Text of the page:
If the stakes weren’t so high, it would be simply grotesque historical irony that Gessen, along with Judith Butler and Nancy Fraser—three of our leading public intellectuals—have been accused of antisemitism and singled out for sanctions in Germany (somewhere where you’d think someone might think twice before silencing Jewish thinkers). I would not be surprised if the Mass Review, in some quarters, comes in for similar criticism, despite the fact that it was founded and led throughout the sixties and seventies, its glory years, by a rather amazing cohort of progressive Jews, including Leonard Baskin, Lisa Unger Baskin, Jules Chametzky, Anne Halley, Sidney Kaplan, and Jerome Liebling. I feel certain that our ancestors would stand with and behind us in putting this issue together.

To some degree, I realize how hard it must be for the descendants of people slaughtered during the Holocaust to hear Israel accused of genocide. My understanding comes, in part, from a lesson I was taught during an earlier debate, after the late Archbishop Desmond Tutu had stated publicly that he considered Israel an apartheid state. (Human Rights Watch later demonstrated how Israel’s treatment of Palestinians did fit the description of apartheid, as established in international law.) This lesson was given to me by Adam Sitze, in a discussion we published back in 2014.

Here, transposed slightly from its earlier context, is what Adam had to say:

What, really, does it mean to listen to a voice we’re not prepared to hear? What does it mean to hear a word, such as for example “apartheid,” that we’re not prepared to understand—or, more to the point, that for a host of reasons we’re positively determined to misunderstand, to refuse to grasp and comprehend? […]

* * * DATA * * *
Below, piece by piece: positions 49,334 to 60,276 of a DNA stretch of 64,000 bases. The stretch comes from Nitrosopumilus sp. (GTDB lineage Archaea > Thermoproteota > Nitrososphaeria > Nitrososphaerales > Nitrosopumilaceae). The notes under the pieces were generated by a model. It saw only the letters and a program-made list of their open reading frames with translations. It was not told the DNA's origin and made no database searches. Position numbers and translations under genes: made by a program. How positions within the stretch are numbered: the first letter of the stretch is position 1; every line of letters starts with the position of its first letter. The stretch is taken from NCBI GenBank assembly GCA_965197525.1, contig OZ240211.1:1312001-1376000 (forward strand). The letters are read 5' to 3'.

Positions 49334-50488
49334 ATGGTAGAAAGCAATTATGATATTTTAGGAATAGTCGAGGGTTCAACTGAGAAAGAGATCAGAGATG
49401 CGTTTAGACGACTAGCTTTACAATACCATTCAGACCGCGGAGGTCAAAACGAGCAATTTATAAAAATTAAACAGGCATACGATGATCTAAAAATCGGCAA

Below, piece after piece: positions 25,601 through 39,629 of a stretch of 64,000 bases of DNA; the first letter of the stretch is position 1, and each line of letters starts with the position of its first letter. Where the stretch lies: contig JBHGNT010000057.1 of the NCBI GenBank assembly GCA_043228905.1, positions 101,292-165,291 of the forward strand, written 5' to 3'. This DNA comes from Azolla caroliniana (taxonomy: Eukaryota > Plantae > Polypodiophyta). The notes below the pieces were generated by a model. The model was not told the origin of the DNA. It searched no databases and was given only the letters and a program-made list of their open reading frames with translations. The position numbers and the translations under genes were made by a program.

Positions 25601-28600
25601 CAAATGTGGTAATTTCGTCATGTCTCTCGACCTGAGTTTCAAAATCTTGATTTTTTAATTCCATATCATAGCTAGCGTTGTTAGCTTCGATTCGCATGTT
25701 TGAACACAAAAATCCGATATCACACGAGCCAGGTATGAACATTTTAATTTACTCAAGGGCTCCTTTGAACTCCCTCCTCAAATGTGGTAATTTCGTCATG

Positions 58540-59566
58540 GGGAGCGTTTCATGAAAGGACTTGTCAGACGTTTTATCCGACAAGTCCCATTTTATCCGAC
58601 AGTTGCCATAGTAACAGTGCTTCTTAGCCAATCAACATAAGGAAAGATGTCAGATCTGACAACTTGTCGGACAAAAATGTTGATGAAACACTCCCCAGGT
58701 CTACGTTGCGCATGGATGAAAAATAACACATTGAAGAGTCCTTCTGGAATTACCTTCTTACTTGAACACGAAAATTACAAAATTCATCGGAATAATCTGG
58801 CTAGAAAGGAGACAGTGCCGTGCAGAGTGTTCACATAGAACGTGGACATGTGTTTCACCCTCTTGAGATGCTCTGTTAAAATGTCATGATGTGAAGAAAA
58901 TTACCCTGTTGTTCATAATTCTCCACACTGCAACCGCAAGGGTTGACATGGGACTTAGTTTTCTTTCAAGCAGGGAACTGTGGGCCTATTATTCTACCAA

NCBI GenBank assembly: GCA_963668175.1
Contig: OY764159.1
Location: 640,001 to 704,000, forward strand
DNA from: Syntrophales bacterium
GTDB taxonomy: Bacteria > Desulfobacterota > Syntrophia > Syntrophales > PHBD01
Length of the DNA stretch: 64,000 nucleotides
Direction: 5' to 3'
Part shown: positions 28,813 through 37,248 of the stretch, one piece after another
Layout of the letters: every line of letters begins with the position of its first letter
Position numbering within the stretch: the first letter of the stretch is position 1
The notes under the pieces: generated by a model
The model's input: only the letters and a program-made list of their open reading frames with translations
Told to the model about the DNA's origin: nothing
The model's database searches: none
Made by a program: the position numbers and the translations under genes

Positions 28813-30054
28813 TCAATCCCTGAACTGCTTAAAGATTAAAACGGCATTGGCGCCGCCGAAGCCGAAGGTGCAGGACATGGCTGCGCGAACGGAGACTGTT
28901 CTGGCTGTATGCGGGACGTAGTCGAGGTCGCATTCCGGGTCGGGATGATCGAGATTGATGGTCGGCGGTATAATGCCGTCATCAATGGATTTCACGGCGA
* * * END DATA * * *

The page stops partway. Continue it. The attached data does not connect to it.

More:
It’s not difficult to conjure up an answer: [some will reject] this word because it seems to be a word that stings, a word that hurts, a word that burns. It seems a word that matters primarily because of what philosophers of language would call its “performative force,” its status as a speech act, as an utterance more akin to an act than to speech. But perhaps precisely the opposite—to be able to hear, in this speech act, speech more than act—is what it means to be able to listen, to strain to hear what we don’t want to hear. To find sense and meaning in what at first seems to us a mere action, and a hurtful action at that—perhaps that’s what it means to hear the claim of someone who’s saying something we don’t want to hear, something we want to believe is not true.